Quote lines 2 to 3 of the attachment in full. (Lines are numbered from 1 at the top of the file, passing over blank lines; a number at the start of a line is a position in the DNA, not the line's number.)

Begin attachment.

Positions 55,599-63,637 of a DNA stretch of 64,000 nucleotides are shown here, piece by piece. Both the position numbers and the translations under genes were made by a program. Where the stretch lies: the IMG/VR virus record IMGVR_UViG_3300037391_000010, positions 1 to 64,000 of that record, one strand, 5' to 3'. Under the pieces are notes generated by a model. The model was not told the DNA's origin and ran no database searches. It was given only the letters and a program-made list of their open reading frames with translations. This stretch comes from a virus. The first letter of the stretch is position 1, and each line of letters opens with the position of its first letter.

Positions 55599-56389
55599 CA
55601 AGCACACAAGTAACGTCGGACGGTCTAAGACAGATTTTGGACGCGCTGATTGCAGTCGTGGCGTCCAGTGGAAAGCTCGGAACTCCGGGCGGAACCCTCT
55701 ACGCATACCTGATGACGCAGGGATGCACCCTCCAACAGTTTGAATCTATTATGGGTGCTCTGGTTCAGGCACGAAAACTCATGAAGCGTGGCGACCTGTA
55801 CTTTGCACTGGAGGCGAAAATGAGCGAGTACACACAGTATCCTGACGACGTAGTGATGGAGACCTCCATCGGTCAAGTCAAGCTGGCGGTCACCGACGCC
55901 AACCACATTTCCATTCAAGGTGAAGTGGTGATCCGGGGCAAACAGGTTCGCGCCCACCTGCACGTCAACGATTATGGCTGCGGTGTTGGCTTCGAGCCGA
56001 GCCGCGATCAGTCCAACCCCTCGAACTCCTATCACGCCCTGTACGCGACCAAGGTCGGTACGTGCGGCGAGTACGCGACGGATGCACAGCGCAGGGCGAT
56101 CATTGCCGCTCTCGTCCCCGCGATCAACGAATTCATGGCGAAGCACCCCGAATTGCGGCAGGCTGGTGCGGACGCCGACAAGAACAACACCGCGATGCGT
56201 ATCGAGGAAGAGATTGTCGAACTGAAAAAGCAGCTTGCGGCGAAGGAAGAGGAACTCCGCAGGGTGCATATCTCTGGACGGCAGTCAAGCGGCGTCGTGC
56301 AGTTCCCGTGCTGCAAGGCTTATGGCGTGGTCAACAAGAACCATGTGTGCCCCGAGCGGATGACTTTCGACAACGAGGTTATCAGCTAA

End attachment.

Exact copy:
Positions 55599-56389
55599 CA